Description
CROSS-REFERENCE TO RELATED APPLICATIONS

[0001] This application claims the benefit of U.S. Provisional Patent Application Serial No. 60/455,322, entitled “Backoff Substitution on a Shared Communications Channel,” filed on Mar. 17, 2003 (Attorney Docket: 680-064us), which is incorporated by reference.

FIELD OF THE INVENTION

[0002] The present invention relates to telecommunications in general, and, more particularly, to local area networks (LAN).

BACKGROUND OF THE INVENTION

[0003]FIG. 1 depicts a schematic diagram of network 100 in the prior art. Network 100 operates in accordance with a set of protocols, and comprises shared resource 102 and telecommunication stations 101-1 through 101-K, wherein K is a positive integer. Network 100, for example, can be an Institute of Electrical and Electronics Engineers (IEEE) 802.11 wireless local area network with shared resource 102 acting as the shared-communications channel. Host computers typically use stations 101-1 through 101-K, in an arrangement of one station paired with each host computer, to enable communications between the host computers or between the host computers and other devices, such as printer servers, email servers, file servers, etc. Station 101-3 operates as an “access point” in that it enables other stations within network 100 to communicate with each other by distributing access parameters and other information pertinent to network 100 as needed.

[0004] Stations 101-1 through 101-K contend with each other to use shared resource 102 to communicate. As a result, stations 101-1 through 101-K must use access rules to resolve the contention that occurs. Each of stations 101-1 through 101-K listens for transmissions (i.e., performs carrier sensing) on shared resource 102. Only if station 101-1, as an example, does not detect a transmission for a fixed period of time known as the “interframe space” does station 101-1 attempt to contend for access to shared resource 102.

[0005] In contending for access, station 101-1 then performs a backoff. The backoff consists of waiting a random number of idle time slots, where each slot in this “slot-based backoff” is a fixed time interval. Station 101-1 chooses randomly the number of backoff slots that it must wait between zero and a contention window parameter value. Only after the backoff period can station 101-1 transmit a frame (i.e., a packet).

[0006] During the backoff period, station 101-1 must continuously monitor shared resource 102 to determine whether or not the channel is idle. This means that station 101-1 must keep its receiver powered on during this time.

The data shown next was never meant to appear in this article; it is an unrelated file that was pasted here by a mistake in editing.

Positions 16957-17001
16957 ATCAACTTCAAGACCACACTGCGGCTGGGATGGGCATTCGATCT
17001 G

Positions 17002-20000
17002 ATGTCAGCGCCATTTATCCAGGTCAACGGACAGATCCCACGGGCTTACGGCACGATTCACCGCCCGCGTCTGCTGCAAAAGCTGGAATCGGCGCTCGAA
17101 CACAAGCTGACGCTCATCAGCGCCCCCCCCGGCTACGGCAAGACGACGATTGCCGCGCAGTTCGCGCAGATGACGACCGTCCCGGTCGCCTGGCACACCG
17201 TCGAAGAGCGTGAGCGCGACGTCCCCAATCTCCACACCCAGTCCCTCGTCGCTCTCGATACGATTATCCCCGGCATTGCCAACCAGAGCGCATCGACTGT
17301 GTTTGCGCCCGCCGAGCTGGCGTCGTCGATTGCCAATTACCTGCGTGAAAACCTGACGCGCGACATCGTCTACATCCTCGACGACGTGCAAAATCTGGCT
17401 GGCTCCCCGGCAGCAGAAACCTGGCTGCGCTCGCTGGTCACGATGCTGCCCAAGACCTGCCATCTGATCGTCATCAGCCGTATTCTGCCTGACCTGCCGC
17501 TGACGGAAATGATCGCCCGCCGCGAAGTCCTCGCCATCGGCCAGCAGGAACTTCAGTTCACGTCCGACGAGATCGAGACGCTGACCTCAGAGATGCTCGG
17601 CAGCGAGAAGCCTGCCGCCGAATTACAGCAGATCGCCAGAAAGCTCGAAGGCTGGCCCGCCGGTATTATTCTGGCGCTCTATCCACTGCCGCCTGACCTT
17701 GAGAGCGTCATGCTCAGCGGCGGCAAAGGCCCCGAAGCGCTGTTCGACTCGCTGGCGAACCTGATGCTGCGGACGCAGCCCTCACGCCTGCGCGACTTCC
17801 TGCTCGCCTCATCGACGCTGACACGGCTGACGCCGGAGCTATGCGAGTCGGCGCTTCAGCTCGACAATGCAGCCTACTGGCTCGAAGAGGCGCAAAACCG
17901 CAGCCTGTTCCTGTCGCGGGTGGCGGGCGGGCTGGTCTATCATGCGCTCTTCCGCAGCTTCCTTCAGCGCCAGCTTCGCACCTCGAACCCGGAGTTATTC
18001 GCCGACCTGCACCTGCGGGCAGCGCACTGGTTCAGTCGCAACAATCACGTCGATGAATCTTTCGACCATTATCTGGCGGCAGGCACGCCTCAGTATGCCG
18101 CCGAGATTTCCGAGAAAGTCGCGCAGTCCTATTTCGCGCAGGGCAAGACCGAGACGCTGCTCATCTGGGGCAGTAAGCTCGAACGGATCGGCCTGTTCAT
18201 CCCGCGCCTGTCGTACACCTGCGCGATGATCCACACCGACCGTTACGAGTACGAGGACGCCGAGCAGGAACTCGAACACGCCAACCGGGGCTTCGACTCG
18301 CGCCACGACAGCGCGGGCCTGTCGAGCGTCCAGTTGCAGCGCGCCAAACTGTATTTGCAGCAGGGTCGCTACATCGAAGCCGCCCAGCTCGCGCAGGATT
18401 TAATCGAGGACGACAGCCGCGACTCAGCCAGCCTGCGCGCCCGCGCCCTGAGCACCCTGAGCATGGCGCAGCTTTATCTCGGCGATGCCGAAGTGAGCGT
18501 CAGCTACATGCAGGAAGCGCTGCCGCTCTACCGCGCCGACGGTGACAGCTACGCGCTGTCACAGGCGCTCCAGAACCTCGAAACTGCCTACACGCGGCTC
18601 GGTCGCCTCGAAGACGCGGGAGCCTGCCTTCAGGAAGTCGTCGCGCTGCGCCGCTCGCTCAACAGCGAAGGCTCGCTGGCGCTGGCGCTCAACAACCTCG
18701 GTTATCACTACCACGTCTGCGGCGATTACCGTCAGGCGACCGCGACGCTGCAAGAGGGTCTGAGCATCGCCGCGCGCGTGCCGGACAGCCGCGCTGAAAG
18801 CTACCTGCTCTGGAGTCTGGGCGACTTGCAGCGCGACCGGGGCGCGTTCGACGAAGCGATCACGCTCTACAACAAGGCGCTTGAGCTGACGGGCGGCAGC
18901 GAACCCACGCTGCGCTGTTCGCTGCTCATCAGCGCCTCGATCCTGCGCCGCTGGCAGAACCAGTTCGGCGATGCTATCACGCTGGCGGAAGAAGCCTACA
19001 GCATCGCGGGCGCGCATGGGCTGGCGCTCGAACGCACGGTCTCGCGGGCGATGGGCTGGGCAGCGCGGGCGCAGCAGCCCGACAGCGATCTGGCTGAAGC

[0007] Station 101-1's wait for access to shared resource 102 might be interrupted by frame transmissions by other stations. For example, station 101-2 might attempt to transmit before station 101-1 because station 101-2 generates a number of backoff slots that is less than the number generated by station 101-1 In this case, the backoff countdown process halts for station 101-1 and begins again only when shared resource 102 has been idle for another interframe space after the end of the interrupting transmission.

[0008] The advantage of slot-based backoff is that it resolves contention and minimizes the event of multiple stations attempting to transmit at the same time (i.e., a collision event) while maintaining a relatively high level of efficiency in using shared resource 102. Station 101-1's wait for access, however, can be substantial, especially if other, earlier-to-transmit stations have long transmission times. Consequently, the disadvantage of slot-based backoff is that keeping station 101-1's receiver turned on during the wait for access consumes power.

[0009] What is needed is a technique to access a shared resource that is governed by contention-based access without the receiver power consumption disadvantages in the prior art.

SUMMARY OF THE INVENTION

[0010] The present invention is a technique that enables access to a shared resource that is governed by contention-based access while reducing receiver power consumption. The illustrative embodiment of the present invention replaces the slot-based backoff in the prior art with an event-based backoff, in which the event-based backoff interval accounts for other stations contending for the shared resource.

[0011] The illustrative embodiment of the present invention determines the backoff interval that a station should use by measuring the average wait time incurred during previous access attempts governed by slot-based backoff before that station finally gained access to the shared resource. The wait time comprises possibly many slot-based backoff intervals and transmission intervals caused by other stations gaining access to the shared resource first.

[0012] After the event-based backoff, in some embodiments, the station waits a short, slot-based backoff time to minimize the collisions that might occur when multiple event-based backoffs expire simultaneously.

[0013] The duration of the event-based backoff in the illustrative embodiment is known in advance. Therefore, during the backoff interval, the station powers down its receiver in some embodiments and conserves power.